Finally, you’re there to ask for money, so be direct and ask. Don’t tiptoe around it.
Could you walk me through the process of securing a first round?
When you’re still in the early stages, VCs are not the only way. Everyone knows about VCs because they have a marketing budget and put out a lot of content - unlike angels who are one-man/woman-band and don’t have time for marketing. VC’s interests are towards mature startups or startups going after huge markets, so you’ll find angels might be a better route.
In terms of a timeline, if you’re efficient then anywhere around three to six months from the first email to the money being in the bank. The benefit with angels is that they're usually responsive and can make a decision quickly. You’d usually have a good indication whether they want to invest or not by the first or second meeting. If they don’t, that can be a red flag. The difficulties also come from actually getting the money transfered. Be ready to chase many people. It's not a stretch to call the whole process a part-time job.
Are there any areas in the future that’ll receive more attention from investors?
The reality is that over the next ten years there won’t be an area that’s untouched by subscriptions. That’s because every industry will be ruled by software, and software businesses are completely switching over to the subscription model. However, for this gradual change to occur, there needs to be more flexibility in the model. Whether it’s usage-based, time-based, fulfillment-based, you need to be able to deal with recurring transactions flexibly.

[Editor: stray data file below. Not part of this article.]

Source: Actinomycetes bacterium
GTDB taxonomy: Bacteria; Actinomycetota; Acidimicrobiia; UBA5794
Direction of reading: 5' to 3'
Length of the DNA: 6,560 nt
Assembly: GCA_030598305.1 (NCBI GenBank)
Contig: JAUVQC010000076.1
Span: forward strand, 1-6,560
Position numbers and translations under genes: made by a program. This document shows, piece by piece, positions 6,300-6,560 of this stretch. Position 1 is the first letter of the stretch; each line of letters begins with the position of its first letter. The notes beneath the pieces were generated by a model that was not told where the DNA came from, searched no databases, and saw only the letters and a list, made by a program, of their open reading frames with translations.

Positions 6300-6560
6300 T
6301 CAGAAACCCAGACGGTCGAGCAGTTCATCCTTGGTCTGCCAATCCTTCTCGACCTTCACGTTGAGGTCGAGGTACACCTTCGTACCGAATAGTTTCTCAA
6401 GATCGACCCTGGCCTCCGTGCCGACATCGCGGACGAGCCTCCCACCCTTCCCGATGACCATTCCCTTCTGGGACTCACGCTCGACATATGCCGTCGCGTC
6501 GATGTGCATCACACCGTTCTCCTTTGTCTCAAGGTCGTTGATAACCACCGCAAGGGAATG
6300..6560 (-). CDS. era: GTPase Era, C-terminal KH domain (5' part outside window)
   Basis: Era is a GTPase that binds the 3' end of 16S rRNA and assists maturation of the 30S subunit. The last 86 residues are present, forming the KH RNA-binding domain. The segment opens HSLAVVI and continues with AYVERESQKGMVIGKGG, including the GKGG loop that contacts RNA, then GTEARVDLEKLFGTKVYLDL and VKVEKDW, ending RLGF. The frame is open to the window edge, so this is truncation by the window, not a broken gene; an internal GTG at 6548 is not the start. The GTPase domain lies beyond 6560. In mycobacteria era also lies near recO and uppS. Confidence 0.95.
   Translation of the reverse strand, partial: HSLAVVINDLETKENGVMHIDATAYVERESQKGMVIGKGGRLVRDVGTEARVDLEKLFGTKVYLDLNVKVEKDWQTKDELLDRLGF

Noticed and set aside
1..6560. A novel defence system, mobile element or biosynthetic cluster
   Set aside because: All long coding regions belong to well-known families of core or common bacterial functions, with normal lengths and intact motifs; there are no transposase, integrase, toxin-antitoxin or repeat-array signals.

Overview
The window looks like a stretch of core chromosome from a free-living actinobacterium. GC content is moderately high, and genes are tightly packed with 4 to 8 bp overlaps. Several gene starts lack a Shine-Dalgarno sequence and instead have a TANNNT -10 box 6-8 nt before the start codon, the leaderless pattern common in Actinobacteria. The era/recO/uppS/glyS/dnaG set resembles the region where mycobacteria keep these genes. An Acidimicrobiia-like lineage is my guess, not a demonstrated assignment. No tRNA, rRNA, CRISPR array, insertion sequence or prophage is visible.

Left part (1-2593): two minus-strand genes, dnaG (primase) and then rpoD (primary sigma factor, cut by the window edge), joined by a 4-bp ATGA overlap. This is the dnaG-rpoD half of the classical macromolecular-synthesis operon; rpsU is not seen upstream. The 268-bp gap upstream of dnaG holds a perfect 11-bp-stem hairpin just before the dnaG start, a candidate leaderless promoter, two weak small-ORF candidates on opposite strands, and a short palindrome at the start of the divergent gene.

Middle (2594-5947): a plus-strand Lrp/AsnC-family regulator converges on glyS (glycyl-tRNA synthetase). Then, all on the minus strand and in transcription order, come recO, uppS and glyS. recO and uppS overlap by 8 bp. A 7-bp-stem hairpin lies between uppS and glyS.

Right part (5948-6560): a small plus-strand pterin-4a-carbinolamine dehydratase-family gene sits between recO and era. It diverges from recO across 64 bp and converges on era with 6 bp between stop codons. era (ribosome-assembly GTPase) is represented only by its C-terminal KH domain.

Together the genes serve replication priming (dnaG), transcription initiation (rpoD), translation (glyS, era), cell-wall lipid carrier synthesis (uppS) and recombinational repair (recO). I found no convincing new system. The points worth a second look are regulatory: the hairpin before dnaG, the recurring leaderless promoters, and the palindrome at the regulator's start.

We should also see more experimentation among subscription companies trying to monetise subscriptions through new channels or devices. Monetising through these channels (Facebook, Google, Instagram) or devices (mobile, VR experiences, connected devices) is a new challenge as you might not fully control the subscription experience, for example in the Apple App Store or through a Google-operated paywall.
For Limio, we're still hard at work towards our goal of creating a no-code subscription platform that can handle all the myriad of ways subscription companies want to monetise. It’s currently complex for anyone to start a subscription company, even with developers. We want to eliminate this complexity and allow anyone to create their subscription businesses with no-code involved.
Limio is the subscription commerce platform for people serious about growing subscription revenues. Whether selling subscription boxes, launching a digital SaaS service or building a subscription marketplace, Limio has the advanced site-building capabilities, commerce and payments functionality, and subscription analytics that you'll need. There is no better way to create and grow your subscription business. Get in touch today with a free 14-days trial to get started.